The northeasterly wind picked up to 23 knots in the middle of day, producing a choppy swell with frequent whitecaps. Mixed with the inflowing tide, the standing waves off the end of the jetty became quite large. The barometer dropped steadily. There was a low cloud cover with a few scattered showers.
The Juan De Fuca Warrior from Ogden Point visited twice with two groups of four divers.
I prepared for tomorrow’s census by practicing my species identification and counting. The numbers will be double checked tomorrow and revealed on the log. The sea lions are proving difficult to count, due to their large cuddle puddles. Where does one sea lion begin and the other end?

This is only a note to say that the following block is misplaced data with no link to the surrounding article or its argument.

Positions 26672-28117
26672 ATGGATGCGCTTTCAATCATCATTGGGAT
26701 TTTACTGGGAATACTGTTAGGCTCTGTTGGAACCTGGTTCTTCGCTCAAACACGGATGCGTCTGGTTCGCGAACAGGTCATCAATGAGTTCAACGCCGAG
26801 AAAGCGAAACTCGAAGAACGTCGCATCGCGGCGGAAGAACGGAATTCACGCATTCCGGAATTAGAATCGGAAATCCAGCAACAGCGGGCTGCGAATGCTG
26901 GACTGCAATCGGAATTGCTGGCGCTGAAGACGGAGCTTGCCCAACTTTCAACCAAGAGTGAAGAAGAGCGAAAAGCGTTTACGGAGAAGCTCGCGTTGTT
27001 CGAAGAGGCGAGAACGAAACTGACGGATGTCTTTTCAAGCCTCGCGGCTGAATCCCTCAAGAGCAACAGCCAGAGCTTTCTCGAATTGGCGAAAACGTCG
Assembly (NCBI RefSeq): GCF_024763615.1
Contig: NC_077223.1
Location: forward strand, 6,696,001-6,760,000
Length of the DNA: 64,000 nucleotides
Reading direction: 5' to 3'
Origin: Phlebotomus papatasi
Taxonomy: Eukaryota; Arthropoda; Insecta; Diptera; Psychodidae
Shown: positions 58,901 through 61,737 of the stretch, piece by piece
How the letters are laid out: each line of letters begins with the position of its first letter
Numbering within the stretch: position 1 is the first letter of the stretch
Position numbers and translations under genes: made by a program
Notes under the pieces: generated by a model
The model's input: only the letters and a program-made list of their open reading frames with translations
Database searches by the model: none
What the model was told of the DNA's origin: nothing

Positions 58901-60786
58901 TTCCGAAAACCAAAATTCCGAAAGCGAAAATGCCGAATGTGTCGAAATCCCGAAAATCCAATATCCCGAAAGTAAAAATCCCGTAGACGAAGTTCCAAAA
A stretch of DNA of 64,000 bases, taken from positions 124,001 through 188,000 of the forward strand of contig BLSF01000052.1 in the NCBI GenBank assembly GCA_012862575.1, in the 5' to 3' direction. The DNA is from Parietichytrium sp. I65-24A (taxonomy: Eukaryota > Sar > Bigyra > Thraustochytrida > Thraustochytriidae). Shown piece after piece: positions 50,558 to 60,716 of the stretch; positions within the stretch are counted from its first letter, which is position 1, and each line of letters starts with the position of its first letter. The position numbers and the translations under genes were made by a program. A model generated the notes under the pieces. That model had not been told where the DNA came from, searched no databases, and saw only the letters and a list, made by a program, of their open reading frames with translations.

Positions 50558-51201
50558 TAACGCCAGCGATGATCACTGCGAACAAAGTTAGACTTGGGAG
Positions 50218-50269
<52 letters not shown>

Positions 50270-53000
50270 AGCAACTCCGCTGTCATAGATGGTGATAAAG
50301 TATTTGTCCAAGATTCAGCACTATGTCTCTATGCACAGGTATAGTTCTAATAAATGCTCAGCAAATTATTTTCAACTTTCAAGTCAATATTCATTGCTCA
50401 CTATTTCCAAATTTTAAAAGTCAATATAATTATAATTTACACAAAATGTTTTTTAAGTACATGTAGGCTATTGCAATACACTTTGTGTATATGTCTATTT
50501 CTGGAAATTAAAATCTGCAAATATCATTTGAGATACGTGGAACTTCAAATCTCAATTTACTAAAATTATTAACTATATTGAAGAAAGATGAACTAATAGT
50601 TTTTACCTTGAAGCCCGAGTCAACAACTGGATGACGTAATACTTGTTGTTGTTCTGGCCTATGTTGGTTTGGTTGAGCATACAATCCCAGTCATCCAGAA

I checked the underwater camera twice today. Both times there was a sea lion swimming across the screen just as it loaded, but I wasn’t fast enough to click the button to save the image.
Up on land, the california sea lion that was camped out by the desalinator bunker for the past two and a half days decided to move this evening. It must have got tired of waiting for the new desalinator pump. Don’t worry, it should be here by Friday. Just before sunset, the sea lion waddled on all four flippers eastward over the salt water cistern and down the rocks to the water. Taking many breaks along the 50m overland journey, it collapsed and exhaled large lungfuls of steamy breath.